Now, the TVs have sat “in storage for about 2 1/2 years. Further, warranties for the TVs expired.”

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Officials were going to use the TVs for a new patient area that had not been built. In May, 2013, they met with the contractor who was planning the future stalls and agreed they would have ethernet hookups instead of cable. A month later, VA ordered cable-powered TVs instead of ethernet-powered sets…

…Jan Frye, deputy assistant secretary for acquisition and logistics, the top contracting official at the VA, said a culture of “lawlessness and chaos” reigns on high-dollar contracts, with officials wantonly misusing credit cards and managers ignoring procurement rule violations.

Fry said there was $1.2 billion of problematic credit card purchases in the prosthetic department alone in an 18-month period, including $70,000 spent on veterinary care for a pet dog.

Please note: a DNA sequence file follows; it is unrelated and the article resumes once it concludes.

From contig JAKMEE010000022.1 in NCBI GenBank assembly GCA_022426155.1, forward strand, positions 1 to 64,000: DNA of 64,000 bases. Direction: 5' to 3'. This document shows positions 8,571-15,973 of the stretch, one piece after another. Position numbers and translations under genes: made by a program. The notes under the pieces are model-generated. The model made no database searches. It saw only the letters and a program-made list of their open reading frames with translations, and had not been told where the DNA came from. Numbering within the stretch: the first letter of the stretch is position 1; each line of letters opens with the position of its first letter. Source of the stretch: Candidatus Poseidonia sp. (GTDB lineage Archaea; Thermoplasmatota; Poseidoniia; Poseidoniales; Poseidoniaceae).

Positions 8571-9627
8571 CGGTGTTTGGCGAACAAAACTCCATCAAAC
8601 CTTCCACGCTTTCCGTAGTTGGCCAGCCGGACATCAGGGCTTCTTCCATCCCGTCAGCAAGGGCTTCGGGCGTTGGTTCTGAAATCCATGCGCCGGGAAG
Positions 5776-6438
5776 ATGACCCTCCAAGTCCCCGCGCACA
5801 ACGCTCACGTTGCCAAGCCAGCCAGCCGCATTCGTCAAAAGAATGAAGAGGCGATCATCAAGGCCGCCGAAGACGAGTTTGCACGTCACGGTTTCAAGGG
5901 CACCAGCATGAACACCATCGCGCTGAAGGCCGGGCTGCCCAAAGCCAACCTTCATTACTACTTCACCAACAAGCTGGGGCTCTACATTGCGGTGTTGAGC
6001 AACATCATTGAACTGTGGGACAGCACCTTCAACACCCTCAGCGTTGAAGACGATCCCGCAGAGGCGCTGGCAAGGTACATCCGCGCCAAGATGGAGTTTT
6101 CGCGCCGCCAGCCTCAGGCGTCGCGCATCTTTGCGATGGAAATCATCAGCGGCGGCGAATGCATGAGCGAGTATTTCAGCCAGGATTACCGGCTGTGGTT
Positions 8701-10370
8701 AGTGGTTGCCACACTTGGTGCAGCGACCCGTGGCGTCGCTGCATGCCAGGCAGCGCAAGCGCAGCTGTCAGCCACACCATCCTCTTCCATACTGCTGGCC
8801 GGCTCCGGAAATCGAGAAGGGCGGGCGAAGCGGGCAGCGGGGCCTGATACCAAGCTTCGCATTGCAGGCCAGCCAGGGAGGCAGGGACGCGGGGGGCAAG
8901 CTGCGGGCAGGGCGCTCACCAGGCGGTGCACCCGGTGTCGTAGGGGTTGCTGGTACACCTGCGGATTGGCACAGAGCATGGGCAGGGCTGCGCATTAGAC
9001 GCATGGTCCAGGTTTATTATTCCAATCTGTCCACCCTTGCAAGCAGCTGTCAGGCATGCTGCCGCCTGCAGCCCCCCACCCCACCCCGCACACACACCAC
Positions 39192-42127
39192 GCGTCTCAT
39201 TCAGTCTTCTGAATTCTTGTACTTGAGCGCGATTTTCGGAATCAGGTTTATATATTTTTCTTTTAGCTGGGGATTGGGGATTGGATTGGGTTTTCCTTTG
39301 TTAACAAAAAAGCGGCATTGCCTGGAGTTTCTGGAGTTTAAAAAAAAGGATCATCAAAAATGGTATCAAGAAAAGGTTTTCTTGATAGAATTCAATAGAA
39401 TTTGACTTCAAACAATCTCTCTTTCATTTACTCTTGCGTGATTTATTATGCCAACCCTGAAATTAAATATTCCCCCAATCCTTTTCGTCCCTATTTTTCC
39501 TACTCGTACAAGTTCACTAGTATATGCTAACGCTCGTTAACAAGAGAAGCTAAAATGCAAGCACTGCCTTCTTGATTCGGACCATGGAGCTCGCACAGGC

What the hell is this? Your VA, fresh off of spending millions of dollars on artwork to build palacial facilities while vets are killing themselves, had another spotlight turned on their bullshit. This time, it was brand new-in-the-box TVs. Sitting in an empty room, wasting away. This is crazy.

Note that price tag. So a government agency spent over a 1000 dollars per TV on a bulk purchase? You know how little TVs cost right now? You can get like 60 inch flat screens for like 500 bucks. The feds couldn’t negotiate a little more on that price?

Campaign 2016:

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I read an article about the guy who made the statures, a fellow named Joshua Monroe. He isn’t a Trump hater, especially, but the artist sure knows where the limits to art lie: